Andrew Buckman: It is a massive miss, also because now is the time when consumers are appreciating more than ever the great work that is put in by quality media outlets, as they actually have time to read articles and opinion pieces in depth, helping them to form opinions and understanding what the big picture is. In the wake of the realisation of the damage that such drastic measures are provoking we have seen in some countries across Europe industry organisation lobbying and supporting local governments around this topic- an example is the UK culture secretary Oliver Dowden stepping in and speaking to advertisers and brands and saying that there is a need for pragmatism and to do all that is possible to prevent the negative impact that doing so has on news publishers. On top of that, the IAB, AOP, Newsworks and the IPO all issued guidance aimed at advertisers and agencies and it’s great to see that some agency groups like GroupM and Universal McCann have actually taken a stance around advising their clients against block listing all Coronavirus related articles.
Q. Advertising is a publisher's core-business. They should have been leading transparency since the very beginning. How do you think all these transparency initiatives will impact on publishers results? What you believe is the reason behind it took so long to get started?
Steve Wing: The reason why there is still a lot to be done comes also from the fact that transparency is a huge area and it means many different things to different parties - from supply chain transparency all the way to transparency of auction dynamics, to industry standards, fraud mitigation, brand safety and even to open source initiatives like pre-bid.js, which are designed to create open, collaborative and inspectable standards with transparency baked in from the start. So, it’s a really big area and we have been good at defining all those areas that constitute it. We shall also never forget a lot of the work that has already been done, the many years people have been working hard to address issues around transparency, as we all believe that transparency grows the market and, as such, it is an absolute necessity. This is at the basis of initiatives like the IAB FAQs, launched in 2019, the IAB Europe Supply Chain Transparency Guide, ads.txt, app-ads.txt, supply chain object, sellers.json, IAB Gold Standards and the JICWEBS standards. Many of these initiatives have had the aim of creating a neater way for brand investment to reach publishers and as such will continue to have an increasing benefit in enabling publishers to effectively monetise their inventory.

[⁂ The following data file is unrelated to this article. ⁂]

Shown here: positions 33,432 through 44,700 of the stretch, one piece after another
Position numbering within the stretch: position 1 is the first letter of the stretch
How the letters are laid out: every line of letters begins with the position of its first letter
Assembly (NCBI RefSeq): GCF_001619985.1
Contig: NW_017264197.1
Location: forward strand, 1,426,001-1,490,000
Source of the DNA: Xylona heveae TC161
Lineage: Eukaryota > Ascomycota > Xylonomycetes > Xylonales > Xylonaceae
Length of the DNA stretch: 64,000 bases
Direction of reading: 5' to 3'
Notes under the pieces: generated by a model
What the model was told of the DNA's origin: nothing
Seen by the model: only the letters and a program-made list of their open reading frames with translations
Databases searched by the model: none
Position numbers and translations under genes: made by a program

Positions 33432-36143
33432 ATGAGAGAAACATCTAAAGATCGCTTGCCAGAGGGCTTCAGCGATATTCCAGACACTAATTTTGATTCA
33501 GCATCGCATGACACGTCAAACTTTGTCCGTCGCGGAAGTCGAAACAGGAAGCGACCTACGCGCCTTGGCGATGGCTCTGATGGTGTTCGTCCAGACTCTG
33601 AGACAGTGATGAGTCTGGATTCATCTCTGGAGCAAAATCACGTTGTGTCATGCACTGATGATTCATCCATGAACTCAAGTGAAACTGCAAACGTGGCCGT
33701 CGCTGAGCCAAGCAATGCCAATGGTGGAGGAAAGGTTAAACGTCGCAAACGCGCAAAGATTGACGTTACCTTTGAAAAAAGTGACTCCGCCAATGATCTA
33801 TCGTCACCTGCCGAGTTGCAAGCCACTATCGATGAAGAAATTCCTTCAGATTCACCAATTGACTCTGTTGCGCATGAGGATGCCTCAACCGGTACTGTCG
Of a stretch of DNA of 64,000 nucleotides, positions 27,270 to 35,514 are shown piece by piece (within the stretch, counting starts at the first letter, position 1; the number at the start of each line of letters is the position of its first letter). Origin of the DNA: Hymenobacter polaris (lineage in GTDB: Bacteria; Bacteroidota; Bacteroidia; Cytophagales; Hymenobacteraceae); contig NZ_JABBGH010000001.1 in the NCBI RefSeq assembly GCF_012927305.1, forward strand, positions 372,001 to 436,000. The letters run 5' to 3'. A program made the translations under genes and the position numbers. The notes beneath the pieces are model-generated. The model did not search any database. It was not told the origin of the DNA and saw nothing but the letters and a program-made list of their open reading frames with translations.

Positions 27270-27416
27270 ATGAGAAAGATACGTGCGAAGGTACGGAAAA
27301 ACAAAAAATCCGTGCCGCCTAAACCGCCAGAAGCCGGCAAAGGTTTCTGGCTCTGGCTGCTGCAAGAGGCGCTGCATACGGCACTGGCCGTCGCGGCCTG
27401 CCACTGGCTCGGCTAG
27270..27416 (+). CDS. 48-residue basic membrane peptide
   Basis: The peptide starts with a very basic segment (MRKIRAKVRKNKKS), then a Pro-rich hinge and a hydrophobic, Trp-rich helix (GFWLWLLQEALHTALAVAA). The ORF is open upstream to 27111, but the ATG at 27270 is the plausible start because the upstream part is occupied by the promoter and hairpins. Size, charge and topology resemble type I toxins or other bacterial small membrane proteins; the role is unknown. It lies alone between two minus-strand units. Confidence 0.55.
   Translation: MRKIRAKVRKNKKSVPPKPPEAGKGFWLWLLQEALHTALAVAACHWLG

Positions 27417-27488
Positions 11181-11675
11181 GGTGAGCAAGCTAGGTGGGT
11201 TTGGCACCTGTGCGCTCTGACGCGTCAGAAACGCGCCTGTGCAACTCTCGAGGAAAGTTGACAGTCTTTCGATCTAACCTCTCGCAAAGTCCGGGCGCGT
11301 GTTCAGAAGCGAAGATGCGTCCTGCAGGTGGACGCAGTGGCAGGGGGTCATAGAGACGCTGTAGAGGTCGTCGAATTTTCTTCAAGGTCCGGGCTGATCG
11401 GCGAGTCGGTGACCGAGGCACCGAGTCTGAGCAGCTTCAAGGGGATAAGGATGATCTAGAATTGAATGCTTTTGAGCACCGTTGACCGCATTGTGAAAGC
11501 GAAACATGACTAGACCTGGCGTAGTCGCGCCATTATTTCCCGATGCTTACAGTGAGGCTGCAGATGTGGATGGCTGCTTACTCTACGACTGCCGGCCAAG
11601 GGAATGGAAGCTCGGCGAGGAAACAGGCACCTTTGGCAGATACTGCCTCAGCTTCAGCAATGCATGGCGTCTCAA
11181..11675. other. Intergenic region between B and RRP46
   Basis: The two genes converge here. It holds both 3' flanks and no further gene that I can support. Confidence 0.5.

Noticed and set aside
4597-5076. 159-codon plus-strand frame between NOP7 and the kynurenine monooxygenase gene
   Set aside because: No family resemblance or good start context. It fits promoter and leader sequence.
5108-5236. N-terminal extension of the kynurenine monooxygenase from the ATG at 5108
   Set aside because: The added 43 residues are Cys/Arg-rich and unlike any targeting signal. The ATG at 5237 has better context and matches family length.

Q. Do you think the younger generation, being more clued up at an earlier age with technology and use of their information by advertisers, are a ticking time bomb to cause an 'ad-pocolypse' ?
Andrew Buckman: No, I think the younger generation has less qualms about sharing personal and sensitive information than people of my generation do. They are certainly more aware but I think they place less stock in the use of their data to target messaging towards them.